sysnetwebmailadmin

George Biros' research group pushes computational efficiency by programming with hardware in mind

ICES Professor George Biros stands with his code

For decades, scientists have been increasing the speed and efficiency of high performance computing (HPC) by cramming more and more transistors onto processing cores, a phenomenon described by the famous Moore’s Law.

However, there’s a limit to how small transistors can get. And Intel, one of the leaders in transistor miniaturization, gives it five years until the end of Moore’s Law. Without a way to increase computing power, high performance data analysis and simulation—from medical research to climate modeling —could plateau, limiting the complexity and the types of problems that we are able to solve.

Luckily, ICES researchers are developing new methods that could continue to boost computing efficiency. Instead of the brute force of transistors, researchers in the ICES Parallel Algorithms for Data Analysis and Simulation group are focusing on how to better direct high performance computing by designing new algorithms that utilize existing and near-future HPC technologies. In a way, it’s getting high performance computers to work smarter rather than harder.

“We really have to think about how to use the hardware algorithmically to go to the next level,” said George Biros, director of the group and professor of mechanical engineering.

The National Science Foundation is supporting the center's research into how the complex hardware of high performance computers can be better utilized to make programs run more efficiently. Dhairya Malhotra, a Ph.D. student in his final semester at ICES, has been an integral part of Biros’ team developing such novel methods.

Malhotra first started working with Biros in 2009 as an undergraduate summer intern at the Georgia Institute of Technology, where Biros was then a professor. In 2010, he was part of the research team led by Biros that won the Gordon Bell Prize—one of parallel computing’s highest honors—for developing a program for the numerical simulation of blood flow that adapted to efficiently run on different high performance computing systems. And in 2015, he won the George Michael Memorial HPC Fellowship, a prize that recognizes exceptional Ph.D. students in high performance computing, and is awarded jointly by the Association for Computing Machinery and the Institute of Electrical and Electronics Engineers.

“He’s a true scholar and he wants to do things right,” Biros said.

As a graduate student at ICES, Malhotra has continued developing algorithms for modeling complex fluids. These kinds of algorithms are essential to improving modeling of the flow of fluids with microscopic particles, from blood pulsing through the body, to oil and gas flowing through fractures in rock. A group led by Michael Shelley, a mathematics professor at New York University, is even using codes developed by Malhotra to study how cytoplasm flows between a parent and its daughter cells during cell division.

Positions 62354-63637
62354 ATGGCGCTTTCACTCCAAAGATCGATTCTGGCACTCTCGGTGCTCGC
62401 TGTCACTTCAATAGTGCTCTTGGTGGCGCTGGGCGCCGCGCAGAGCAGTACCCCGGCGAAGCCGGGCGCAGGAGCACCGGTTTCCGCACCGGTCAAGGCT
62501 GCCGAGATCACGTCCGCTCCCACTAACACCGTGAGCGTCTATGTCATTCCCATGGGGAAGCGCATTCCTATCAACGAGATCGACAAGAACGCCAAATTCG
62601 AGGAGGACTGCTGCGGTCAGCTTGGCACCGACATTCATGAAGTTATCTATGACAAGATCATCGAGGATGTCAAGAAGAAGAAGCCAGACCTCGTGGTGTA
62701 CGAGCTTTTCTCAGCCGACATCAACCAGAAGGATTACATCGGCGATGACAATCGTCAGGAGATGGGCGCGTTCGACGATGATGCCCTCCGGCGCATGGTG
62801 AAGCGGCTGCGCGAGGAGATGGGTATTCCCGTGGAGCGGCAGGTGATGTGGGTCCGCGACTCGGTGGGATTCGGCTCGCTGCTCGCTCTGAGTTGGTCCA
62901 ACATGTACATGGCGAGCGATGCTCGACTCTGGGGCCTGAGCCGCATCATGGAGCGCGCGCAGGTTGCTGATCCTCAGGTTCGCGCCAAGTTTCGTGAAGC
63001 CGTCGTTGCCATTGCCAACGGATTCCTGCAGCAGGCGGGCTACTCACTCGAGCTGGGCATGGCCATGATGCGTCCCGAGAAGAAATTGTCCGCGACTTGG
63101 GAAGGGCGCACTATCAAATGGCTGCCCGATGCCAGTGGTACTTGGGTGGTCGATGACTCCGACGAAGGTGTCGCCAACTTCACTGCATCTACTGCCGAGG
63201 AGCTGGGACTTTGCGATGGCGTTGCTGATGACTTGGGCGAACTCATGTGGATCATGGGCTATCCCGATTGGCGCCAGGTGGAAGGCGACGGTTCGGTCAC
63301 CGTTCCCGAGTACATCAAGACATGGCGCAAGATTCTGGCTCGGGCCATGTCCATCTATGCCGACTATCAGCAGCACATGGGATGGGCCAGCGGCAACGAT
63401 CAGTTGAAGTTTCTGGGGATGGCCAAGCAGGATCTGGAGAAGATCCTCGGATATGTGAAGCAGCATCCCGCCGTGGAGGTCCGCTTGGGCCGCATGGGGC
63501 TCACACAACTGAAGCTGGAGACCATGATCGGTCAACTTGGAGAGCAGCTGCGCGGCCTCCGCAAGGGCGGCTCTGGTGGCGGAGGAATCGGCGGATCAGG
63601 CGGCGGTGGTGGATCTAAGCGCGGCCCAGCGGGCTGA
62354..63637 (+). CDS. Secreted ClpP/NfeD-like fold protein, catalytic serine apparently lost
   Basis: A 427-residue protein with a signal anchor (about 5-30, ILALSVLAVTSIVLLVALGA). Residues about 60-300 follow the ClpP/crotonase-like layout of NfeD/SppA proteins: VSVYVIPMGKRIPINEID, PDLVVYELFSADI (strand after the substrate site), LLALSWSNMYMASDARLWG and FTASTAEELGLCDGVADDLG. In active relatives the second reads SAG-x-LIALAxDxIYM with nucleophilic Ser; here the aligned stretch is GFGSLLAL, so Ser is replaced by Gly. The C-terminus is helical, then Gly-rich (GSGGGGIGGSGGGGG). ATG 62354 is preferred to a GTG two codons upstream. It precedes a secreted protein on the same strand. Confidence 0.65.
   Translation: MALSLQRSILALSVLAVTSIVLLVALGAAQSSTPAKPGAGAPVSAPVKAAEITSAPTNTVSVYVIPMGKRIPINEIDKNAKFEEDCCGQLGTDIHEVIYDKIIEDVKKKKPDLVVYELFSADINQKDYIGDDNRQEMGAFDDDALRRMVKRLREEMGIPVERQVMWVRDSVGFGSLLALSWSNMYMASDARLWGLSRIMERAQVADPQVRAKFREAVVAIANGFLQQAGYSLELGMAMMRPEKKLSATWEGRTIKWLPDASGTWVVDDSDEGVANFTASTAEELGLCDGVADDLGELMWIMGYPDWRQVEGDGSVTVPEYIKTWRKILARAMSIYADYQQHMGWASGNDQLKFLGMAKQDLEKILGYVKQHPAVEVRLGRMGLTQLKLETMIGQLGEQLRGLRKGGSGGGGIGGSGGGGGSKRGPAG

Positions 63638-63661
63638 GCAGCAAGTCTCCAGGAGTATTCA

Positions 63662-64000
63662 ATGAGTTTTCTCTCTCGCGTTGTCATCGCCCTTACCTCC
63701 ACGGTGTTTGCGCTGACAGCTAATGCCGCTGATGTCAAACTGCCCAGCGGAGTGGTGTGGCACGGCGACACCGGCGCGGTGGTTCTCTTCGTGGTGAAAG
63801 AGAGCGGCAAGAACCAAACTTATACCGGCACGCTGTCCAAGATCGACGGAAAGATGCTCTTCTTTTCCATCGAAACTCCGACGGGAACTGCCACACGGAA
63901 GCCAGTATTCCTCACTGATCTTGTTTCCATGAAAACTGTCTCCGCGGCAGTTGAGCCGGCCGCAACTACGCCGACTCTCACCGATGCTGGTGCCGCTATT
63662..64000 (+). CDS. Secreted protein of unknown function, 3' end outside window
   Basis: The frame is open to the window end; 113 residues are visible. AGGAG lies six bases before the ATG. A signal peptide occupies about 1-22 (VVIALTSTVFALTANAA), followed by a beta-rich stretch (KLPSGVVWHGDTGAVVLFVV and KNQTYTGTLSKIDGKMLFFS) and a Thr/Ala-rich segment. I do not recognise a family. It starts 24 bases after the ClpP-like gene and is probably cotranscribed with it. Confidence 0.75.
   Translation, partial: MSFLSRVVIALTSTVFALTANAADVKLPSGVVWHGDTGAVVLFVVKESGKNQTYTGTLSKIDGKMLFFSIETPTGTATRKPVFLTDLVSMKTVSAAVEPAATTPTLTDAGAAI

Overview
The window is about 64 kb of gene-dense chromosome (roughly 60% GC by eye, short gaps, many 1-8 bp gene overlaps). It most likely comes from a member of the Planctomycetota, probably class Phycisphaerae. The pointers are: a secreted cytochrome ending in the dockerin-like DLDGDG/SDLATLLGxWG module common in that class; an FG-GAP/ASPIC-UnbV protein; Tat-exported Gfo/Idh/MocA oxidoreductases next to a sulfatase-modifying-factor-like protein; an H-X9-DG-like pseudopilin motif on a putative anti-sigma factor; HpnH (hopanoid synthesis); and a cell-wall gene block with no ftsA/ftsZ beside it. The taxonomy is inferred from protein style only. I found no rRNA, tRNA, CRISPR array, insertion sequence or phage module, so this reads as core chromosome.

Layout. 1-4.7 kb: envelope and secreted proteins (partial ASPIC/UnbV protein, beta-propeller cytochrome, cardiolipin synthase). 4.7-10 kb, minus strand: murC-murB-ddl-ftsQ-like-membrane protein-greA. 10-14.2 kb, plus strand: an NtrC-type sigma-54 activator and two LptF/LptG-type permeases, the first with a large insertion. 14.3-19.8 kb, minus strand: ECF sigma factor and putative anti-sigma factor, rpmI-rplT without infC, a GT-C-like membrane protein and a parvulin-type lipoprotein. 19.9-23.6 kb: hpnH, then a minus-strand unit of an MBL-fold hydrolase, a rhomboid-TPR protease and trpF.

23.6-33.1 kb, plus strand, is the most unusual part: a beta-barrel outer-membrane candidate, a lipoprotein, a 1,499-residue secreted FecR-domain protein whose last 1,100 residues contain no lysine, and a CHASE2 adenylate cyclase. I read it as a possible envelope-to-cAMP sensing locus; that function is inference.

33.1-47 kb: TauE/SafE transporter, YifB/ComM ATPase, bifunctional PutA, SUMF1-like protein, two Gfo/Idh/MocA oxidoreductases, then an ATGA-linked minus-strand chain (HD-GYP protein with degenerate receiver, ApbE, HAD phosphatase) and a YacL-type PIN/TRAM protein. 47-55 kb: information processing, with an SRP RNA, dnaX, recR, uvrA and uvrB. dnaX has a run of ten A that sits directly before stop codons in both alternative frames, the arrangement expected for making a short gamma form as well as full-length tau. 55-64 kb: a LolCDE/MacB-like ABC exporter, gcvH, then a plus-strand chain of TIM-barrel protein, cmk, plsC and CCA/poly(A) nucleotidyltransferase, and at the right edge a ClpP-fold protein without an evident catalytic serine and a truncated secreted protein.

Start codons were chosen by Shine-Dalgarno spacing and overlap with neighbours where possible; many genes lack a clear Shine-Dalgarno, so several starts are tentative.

Specifically, Malhotra has helped develop algorithms for complex fluid flow governed by integral equations rather than differential equations. Biros describes integral equations as “specialized surgical tools” used to develop high-precision algorithms. The narrow focus, and high cost of running such algorithms has generally limited their development and use. But by leveraging methods that prioritize computational efficiency, Malhotra has been able to make integral equations an option for studying complex fluid flow phenomena.

“Working on challenging problems motivates me,” said Malhotra, who will be continuing his work as a post-doctoral researcher at New York University’s Courant Institute of Mathematical Sciences in the fall.

Still, while integral equations allow for more realistic depictions of specific phenomena, the flexibility and speedier processing of differential equations are valuable attributes in their own right. A long-term research project of Biros’ research group has been developing predictive algorithms for brain tumor growth. A new collaboration with Mateo Ziu, a neurosurgeon at the Dell Medical School, is allowing access to data that will help refine these algorithms further.

Whether it’s through differential or integral methods, the work in Biros’ group is improving the computational processes that are becoming more important as the age of Moore’s Law comes to a close, and playing an influential role in training the next generation of researchers, such as Malhotra, who will help push computational efficiency to new places.

RELATED LINKS:

George Biros receives grant to lead research on large scale algorithms for uncertainty quantification

The Biros Code for Efficient Programming

George Biros Bio


Posted: Aug. 8, 2017